Monday, June 15, 2009

It’s not Showing, It’s not Telling, It’s Internalizing

by Tom Mach
© 2009 by Tom Mach

I can’t help but wonder whether television and movies as well as the emphasis of technology-based communications over face-to-face communications made us less sensitive to interpreting the emotions of others. TV, for instance, does all the work for us in terms of letting us actually see an angry criminal or a despondent mother. We don’t have to use our brain to take written words for the true feelings of these characters, have them regenerated into our brains, and internalize those emotions. Our eyes just take in what they see on TV and we are instantly told what the character’s emotions are. No brain-internalizing.

To a small extent, we do a smidgen of “internalizing” when we use technology to communicate. That is, if we send someone an email, or a text message, or “tweet” someone we are send words and expecting the recipient to translate those words into thoughts. However, these are generally short bursts of words (Twitter limits “tweets” to 140 characters), and the sender often makes no effort to show the reader the true scope and flavor of his or her feelings. A tweet might say something like this:

It’s insane the way the government spends our hard-earned tax money on those pork projects. It makes me furious. Something ought to be done.

The problem with this is that it doesn’t “grab” us—unless we can dredge up our own experiences in this topic and superimpose them on that statement. The sentence, though expressed as an opinion, is translated to the brain as “fact” but we don’t get as emotionally involved as if we were presented with a person whom we learn to care about and who had been involved with a similar situation. For instance we can describe a woman released from prison who found a job but because of the high tax burden coupled with her other expenses, was harassed by the IRS and ultimately found guilty of non-payment of taxes. She is sent back to prison, and—no longer able to rejoin her husband who recently filed for divorce—she reads that the government spent a large sum of money studying the sex life of a hamster. The injustice of it all is like a slap in the face If we add more information about this woman—her history, her appearance, her young children, and the injustices she had faced in her past—we find that the simple 40-character comment on Twitter now carries a lot more meaning.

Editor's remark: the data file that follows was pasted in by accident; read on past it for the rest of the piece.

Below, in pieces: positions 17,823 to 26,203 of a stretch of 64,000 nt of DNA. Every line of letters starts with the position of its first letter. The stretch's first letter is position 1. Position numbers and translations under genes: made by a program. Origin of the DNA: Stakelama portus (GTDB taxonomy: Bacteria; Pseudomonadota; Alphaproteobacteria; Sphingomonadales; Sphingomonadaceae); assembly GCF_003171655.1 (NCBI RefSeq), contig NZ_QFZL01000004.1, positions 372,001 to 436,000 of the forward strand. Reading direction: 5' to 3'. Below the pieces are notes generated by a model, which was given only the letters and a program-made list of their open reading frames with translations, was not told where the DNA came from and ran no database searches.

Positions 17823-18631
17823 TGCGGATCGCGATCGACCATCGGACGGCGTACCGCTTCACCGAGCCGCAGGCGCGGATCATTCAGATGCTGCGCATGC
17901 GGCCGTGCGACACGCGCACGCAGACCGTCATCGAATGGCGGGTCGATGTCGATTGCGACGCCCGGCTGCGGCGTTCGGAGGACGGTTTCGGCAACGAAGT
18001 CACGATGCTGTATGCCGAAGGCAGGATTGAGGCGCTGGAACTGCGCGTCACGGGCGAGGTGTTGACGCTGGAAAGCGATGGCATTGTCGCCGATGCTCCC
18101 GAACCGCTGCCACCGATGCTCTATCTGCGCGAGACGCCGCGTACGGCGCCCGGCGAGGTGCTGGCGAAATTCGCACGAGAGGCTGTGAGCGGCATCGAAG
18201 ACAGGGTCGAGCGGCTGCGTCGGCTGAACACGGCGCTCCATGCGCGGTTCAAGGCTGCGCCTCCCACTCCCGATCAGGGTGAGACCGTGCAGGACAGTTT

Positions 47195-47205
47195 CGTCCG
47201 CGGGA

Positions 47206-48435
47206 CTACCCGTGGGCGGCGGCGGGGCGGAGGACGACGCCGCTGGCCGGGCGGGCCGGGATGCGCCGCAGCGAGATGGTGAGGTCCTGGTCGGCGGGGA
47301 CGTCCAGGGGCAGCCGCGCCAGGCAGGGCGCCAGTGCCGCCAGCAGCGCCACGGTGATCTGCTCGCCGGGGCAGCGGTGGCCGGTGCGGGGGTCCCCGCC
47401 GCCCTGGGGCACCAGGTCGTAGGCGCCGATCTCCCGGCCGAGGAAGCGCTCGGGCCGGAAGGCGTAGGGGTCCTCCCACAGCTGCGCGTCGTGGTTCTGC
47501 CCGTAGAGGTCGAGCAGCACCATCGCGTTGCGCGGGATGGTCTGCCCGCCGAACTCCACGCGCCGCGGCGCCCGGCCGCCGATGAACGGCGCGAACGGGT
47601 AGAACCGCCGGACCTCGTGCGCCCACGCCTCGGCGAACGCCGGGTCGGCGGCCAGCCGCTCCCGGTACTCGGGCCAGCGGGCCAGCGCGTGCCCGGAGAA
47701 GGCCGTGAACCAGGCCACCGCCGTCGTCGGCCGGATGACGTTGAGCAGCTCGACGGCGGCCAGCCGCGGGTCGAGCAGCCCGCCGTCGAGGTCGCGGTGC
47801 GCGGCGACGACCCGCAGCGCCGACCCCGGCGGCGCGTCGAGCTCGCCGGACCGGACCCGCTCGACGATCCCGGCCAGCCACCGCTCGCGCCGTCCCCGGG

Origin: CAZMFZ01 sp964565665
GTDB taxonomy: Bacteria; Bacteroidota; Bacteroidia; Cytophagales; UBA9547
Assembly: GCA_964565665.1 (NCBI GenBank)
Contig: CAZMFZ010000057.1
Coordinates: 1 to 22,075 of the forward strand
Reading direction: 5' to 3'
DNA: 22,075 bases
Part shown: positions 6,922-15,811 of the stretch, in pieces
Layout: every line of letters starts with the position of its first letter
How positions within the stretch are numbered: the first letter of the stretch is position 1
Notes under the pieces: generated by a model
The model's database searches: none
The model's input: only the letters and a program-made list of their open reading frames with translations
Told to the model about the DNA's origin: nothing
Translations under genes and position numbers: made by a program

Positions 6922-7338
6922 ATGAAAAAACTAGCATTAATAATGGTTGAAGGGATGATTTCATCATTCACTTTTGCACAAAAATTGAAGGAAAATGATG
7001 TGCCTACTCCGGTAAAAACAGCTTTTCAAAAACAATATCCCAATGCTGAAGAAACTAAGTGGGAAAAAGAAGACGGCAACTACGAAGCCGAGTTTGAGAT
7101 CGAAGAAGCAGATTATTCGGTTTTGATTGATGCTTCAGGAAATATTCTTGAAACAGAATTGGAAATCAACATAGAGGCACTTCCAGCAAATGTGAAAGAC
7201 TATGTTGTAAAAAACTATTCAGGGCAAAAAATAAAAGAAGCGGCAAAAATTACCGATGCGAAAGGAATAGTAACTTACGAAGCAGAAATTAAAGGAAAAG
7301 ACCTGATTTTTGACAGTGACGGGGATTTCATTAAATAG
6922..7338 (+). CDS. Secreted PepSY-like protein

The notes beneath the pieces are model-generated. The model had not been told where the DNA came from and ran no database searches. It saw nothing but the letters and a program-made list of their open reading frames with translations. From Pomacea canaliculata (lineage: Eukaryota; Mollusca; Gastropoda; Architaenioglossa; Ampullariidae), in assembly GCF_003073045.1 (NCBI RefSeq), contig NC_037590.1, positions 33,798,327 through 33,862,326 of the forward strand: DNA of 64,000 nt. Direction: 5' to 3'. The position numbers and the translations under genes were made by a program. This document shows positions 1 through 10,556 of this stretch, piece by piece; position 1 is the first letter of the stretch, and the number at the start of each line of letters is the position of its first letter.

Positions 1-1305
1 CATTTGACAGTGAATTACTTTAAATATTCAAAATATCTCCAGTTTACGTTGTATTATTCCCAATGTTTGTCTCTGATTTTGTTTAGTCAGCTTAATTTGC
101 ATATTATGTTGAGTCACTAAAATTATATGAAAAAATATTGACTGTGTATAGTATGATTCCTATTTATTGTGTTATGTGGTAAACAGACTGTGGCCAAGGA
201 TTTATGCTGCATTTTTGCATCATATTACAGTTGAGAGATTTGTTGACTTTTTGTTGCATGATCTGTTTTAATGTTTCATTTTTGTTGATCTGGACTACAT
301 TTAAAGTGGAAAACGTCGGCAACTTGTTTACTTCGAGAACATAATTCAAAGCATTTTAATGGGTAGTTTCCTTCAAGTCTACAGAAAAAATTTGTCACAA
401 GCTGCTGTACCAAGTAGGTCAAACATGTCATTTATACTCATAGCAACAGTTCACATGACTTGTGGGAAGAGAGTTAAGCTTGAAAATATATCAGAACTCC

One of the points that writing workshop leaders like to stress in the importance of “showing” and not “telling.” While that’s true, I would go a step further, and make two other points: (1) it is not possible to always “show” in a novel, and (2) when we do “show” we should strive, wherever possible, to influence the reader to internalize a character’s emotions. With regard to the first point, there are times a novelist must “tell” a situation to give the story proper pacing. “Showing” every single situation would dramatically increase the size of the novel and make reading quite ponderous. Take any novel and you’ll find this is true. A character has his shoes shined at the airport and then rushes to the gate. The novelist doesn’t get into a thorough description of the shoeshine person and his emotions (unless these are crucial to the plot). Why would that be necessary? It would bore the reader, lose continuity of the story, and slow down the plot. Concerning the second point, if we’re attempting to show the jealousy a wife has over her husband’s secret lover, we’ll be getting into two powerful emotions—anger and betrayal. We can show these emotions by way of dialogue (a nasty conversation between the wife and his lover), by internal dialogue (the wife bringing into her mind other episodes of her husband infidelity and how she responded to them), or by describing in vivid detail her reactions (the wife throwing all his clothes out the window, flattening the car tires of her husband’s lover, etc.).

Sometimes we have to show but can’t expect the reader to internalize a character’s feelings. For instance, we could show the horror of a cat being cruelly tortured by being fried in a microwave. Or, we can show the majestic beauty of a forest by visualizing the way the redwoods climb through the mist, the dampness of the morning air, and the scampering of squirrels hunting for food—all the while comparing the majesty of the forest with the quiet humility of a country church.

One difficulty I have always had in describing how a person feels is by describing their facial ticks. But since that would require a lengthy discussion, I’ll leave that for next time.

1 comment:

Stargazer said...

Very thought provoking & enjoyable. Hopefully, as we get to know one another in this Twittersphere (is this a new word? Please tell me that it is. I do so want to be famous!)surely we will connect on some emotional level. So far I have a Philippine dear girl calling me "Mommie" and a wonderful cancer survivor calling me "Lovely lady."

May I soon begin to call you "friend."

Pat Marcantel(harvesterworker)
Stargazer is my blogger name.